The Department of Mathematics at the University of Illinois at Urbana-Champaign would like to invite you to our winter math carnival! Gathering for Gardner will be held on Saturday, January 28, 2017 from 2 - 5 pm in Altgeld Hall.

This fun filled day will be packed with hands on activities, demonstrations, games and puzzles, refreshments, and mathematical prizes for participants! We will have activities for members of the public of all ages.

Check out our flyer!

Memories from our 2014 Gathering for Gardner.

This year's featured booths include:

All aboard to estimation station! How many chocolate chips are in a chocolate chip cookie? Which has more surface area: a cat or a sea otter? How far is it from the earth to the moon? Learn how to use geometry to improve your estimation skills and answer questions like these! Earn prizes by taking on our estimation challenge!

Despite their unimposing coppery facades, pennies are the best and most versatile coin in circulation: you can stack them, slide them, flip them, and arrange them! As you work your way through our series of penny puzzle challenges, you will explore game strategy, spatial reasoning, and learn to think outside the box.

At the tile emporium you will work to fit familiar pieces together in new ways. Can you create a large square with 1 L-shaped tile and 1 square tile? What if you were given 5 L-shaped tiles and 1-square tile? As we work through numerous puzzle challenges - building more and more complicated images - we will discover the art of mathematical induction!

Frequently asked questions:

Who can I contact about Gathering for Gardner? Feel free to email organizers Melinda Lanius at or Philipp Hieronymi at .

Who is the target audience of your event? All activities are free and open to the public and there is no math training required to enjoy! Our puzzles are particularly designed for kindergarten, elementary school, and middle school students. Please come visit us and bring the whole family!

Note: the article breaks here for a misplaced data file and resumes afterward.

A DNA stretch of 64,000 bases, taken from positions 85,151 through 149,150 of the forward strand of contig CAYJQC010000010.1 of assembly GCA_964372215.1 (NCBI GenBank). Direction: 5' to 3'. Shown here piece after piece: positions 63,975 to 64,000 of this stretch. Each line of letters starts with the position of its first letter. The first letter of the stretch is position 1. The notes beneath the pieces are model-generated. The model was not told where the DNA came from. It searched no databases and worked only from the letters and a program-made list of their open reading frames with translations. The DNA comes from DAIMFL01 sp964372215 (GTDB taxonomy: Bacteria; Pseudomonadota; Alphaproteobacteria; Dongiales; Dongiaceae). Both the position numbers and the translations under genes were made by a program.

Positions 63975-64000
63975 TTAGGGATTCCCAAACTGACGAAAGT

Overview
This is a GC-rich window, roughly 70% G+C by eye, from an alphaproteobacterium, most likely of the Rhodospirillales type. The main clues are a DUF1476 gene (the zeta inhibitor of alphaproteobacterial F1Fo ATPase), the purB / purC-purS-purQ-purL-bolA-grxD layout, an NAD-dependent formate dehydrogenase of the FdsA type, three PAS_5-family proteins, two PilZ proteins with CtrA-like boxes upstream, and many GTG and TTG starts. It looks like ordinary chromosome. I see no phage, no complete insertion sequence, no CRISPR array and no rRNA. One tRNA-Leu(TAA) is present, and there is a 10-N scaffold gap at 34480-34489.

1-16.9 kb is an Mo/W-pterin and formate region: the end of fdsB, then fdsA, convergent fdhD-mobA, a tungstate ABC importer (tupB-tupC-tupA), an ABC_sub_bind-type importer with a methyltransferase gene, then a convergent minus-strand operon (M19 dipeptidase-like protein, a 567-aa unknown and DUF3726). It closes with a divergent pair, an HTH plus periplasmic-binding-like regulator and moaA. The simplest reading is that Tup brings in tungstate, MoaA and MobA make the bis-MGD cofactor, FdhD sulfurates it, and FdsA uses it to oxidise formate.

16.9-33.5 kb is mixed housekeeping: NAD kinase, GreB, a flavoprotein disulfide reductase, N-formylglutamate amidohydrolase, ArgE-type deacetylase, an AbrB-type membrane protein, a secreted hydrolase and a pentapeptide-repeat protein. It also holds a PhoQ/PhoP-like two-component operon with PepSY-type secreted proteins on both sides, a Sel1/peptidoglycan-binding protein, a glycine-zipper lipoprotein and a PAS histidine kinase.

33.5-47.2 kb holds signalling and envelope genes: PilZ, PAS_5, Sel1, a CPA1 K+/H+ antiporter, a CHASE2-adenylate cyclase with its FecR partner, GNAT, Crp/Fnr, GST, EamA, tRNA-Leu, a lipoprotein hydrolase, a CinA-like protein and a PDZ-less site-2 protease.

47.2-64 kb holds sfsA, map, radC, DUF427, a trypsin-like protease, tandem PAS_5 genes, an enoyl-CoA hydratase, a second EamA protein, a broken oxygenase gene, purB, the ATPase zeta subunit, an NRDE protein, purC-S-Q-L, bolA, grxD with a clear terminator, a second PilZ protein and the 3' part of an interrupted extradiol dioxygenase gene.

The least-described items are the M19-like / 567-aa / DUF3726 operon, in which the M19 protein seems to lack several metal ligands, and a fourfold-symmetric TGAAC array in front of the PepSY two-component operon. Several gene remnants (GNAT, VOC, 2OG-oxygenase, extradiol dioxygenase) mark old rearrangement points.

Why `Gathering for Gardner’? Our event is to honor the achievements of popular mathematics writer Martin Gardner who, for over 50 years, entertained general audiences with a rich variety of mathematical puzzles.

Can you give me an example of a Martin Gardner math riddle?

Time the Toast for Tea
Even the simplest of household tasks can present complicated problems in operational research. Consider the preparation of toast for tea. The toaster is the old-fashioned type, with hinged doors on its two sides. It holds two pieces of bread at once but toasts each of them on one side only.

To toast both sides it is necessary to open the doors and reverse the slices. It takes three seconds to put a slice of bread into the toaster, three seconds to take it out and three seconds to reverse a slice without removing it. Both hands are required for each of these operations, which means that it is not possible to put in, take out, or turn two slices simultaneously. Nor is it possible to butter a slice while another slice is being put into the toaster, turned, or taken out. The toasting time for one side of a piece of bread is thirty seconds. It takes twelve seconds to butter a slice.

Each slice is buttered on one side only. No side may be buttered until it has been toasted. A slice toasted and buttered on one side may be returned to the toaster for toasting on its other side. The toaster is warmed up at the start. In how short a time can three slices of bread be toasted on both sides and buttered?

We would like to thank our sponsors:

A puzzle in a sense models what all scientists are doing. They are trying to solve puzzles about the nature of the universe. Puzzles can lead you into almost every branch of mathematics.

- Martin Gardner